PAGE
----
Does a transverse maxillary deficit affect the cervical vertebrae? A pilot study


The aim of this pilot study was to analyze the morphology of the cervical vertebrae of subjects with transverse maxillary constriction.


The study population included 40 subjects (7-11 years of age) undergoing palatal expansion to correct transverse maxillary constriction, and a control group of 40 subjects (7-11 years of age) without transverse maxillary constriction. Two observers assessed cervical morphology on lateral cephalograms by means of templates showing cervical maturation sequences. Round angles and concave vertebral body edges were classified as vertebral anomalies that could not be associated with physiologic vertebral growth. Agreement between the data collected by the observers was assessed with the Cohen kappa test, and the data of the 2 groups were compared with the Fisher exact test ( P <0.05).


The 2 observers agreed in their assessments (k >0.5). The greater percentage of vertebral defects in the study group was significant ( P <0.05) according to both observers. Rounding of the anterosuperior angle of the vertebral body was the most common defect in the study group. Vertebral defects of the study group were mainly at vertebrae C4 and C5.


A statistically significant correlation, worthy of further study, was found between transverse maxillary constriction and cervical vertebral defects.

Transverse maxillary constriction (TMC) is a malocclusion characterized by narrow and high palatal vault, unilateral or bilateral crossbite, possible dental crowding because of contraction of the dental arches, and reduced volume of the nasal cavities.

Reliable and objective techniques to assess the geometry of nasal cavities, such as acoustic rhinometry, rhinomanometry or 3-dimensional imaging, have allowed many authors to investigate the changes in the nasal cavities of patients undergoing correction of TMC. Among the findings of these investigations were reduction of nasal airway resistance, increased nasal minimum cross-sectional area, increased binasal cavity width, and increased total nasal volume after palatal expansion. Although correction of TMC is associated with improved mechanical airflow through the nose, the effect of this procedure on the breathing pattern is still debatable. The transition from oral to nasal breathing after palatal expansion is not predictable in frequency and scale because of the variability of individual responses.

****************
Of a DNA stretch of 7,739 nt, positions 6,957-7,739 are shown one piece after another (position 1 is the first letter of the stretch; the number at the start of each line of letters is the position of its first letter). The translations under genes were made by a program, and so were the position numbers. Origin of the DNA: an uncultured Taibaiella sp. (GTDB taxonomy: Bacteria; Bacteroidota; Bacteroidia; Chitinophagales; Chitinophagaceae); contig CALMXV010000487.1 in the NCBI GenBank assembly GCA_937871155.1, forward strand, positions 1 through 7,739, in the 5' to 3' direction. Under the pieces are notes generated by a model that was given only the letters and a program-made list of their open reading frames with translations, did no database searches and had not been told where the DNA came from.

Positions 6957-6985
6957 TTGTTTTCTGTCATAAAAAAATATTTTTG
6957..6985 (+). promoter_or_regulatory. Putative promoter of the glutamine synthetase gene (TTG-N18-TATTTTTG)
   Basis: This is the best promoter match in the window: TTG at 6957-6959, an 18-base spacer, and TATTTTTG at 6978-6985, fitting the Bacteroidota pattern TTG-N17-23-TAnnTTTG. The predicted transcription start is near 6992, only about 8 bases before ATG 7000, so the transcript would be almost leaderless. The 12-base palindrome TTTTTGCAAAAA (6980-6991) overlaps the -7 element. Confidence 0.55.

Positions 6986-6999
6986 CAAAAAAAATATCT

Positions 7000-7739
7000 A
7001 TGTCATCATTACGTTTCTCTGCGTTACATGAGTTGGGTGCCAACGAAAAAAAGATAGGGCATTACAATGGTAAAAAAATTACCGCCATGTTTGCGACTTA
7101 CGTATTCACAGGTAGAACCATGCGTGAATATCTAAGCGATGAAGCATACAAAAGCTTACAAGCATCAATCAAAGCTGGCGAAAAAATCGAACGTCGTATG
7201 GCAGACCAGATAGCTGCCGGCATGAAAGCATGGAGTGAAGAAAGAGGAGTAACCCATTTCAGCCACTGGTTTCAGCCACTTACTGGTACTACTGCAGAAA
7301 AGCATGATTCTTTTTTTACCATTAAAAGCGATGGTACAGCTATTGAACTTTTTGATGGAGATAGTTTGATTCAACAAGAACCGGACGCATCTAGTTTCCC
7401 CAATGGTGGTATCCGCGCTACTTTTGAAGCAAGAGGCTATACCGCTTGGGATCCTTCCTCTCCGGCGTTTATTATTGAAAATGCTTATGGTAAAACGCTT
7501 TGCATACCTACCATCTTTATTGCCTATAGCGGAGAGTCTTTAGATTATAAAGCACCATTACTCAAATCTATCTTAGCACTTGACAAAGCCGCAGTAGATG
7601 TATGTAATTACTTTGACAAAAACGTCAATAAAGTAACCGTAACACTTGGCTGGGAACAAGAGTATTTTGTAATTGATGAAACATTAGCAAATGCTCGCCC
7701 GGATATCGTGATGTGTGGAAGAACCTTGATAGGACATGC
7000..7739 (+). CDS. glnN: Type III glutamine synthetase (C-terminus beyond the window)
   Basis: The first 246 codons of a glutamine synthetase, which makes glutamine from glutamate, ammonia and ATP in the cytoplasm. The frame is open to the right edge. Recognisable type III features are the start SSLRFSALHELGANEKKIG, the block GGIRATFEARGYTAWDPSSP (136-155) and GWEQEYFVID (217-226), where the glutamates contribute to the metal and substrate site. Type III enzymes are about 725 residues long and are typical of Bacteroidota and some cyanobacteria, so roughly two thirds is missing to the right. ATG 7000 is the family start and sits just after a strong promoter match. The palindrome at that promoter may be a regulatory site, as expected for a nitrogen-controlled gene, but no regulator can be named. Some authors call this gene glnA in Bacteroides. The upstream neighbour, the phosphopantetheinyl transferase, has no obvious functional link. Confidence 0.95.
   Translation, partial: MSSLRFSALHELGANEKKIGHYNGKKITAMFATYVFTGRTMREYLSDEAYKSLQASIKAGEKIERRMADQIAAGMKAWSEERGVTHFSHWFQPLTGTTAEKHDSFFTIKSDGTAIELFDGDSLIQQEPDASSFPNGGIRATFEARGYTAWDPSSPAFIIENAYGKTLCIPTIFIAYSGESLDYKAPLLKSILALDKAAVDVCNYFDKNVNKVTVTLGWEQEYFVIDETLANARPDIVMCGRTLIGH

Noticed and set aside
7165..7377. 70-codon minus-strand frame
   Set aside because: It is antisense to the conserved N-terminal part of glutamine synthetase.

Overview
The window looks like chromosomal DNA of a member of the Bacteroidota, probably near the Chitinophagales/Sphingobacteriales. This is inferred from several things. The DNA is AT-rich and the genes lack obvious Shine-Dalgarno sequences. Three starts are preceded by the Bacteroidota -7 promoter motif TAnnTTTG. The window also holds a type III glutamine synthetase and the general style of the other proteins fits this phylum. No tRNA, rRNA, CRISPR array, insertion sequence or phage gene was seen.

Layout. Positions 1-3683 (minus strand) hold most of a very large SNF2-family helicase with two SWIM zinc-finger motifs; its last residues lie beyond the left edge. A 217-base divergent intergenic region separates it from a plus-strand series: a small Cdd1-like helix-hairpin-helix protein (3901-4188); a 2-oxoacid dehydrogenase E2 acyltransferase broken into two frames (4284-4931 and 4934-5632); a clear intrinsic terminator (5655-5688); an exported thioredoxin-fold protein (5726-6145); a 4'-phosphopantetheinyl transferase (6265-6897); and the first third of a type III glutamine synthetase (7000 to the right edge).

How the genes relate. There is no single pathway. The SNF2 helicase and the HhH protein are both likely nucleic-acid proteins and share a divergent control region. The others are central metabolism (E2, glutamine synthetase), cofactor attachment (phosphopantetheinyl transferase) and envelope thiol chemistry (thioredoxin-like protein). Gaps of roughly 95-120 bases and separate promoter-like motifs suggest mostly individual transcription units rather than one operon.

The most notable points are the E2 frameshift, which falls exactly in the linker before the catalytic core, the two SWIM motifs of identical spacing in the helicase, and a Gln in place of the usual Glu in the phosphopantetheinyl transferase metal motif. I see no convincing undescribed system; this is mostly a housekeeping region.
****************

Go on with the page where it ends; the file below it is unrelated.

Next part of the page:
Tecco et al studied changes in head posture in mouth-breathing girls after rapid maxillary expansion and found that it increased nasopharyngeal airway patency and significantly changed craniocervical angles. McGuinness and McDonald observed a progressive decrease in extended head posture in adolescents with unilateral or bilateral crossbite undergoing rapid maxillary expansion. They attributed this phenomenon to the change from oral to nasal breathing. The literature also reports a correlation between craniocervical alterations, especially changes in normal cervical lordosis, in subjects with impaired nasal respiration. The authors supposed that these changes reflected an adaptation that restored the correct dimensions of the upper airways and ensured adequate ventilation. These phenomena might be associated with altered balance of the muscles connecting the skull to the cervical spine and chest; these muscles maintain correct posture of the head and take part in respiratory movements. Huggare and Kylamarkula observed reduced thickness of the posterior arch of the atlas in subjects with altered respiratory function from enlarged adenoids. They believed that cranial extension induced by respiratory obstruction altered the soft tissues (functional matrix) around the atlas. Other authors found vertebral morphologic anomalies in subjects with dentofacial features typically associated with oral respiration: Class II malocclusion, increased overjet, and open bite.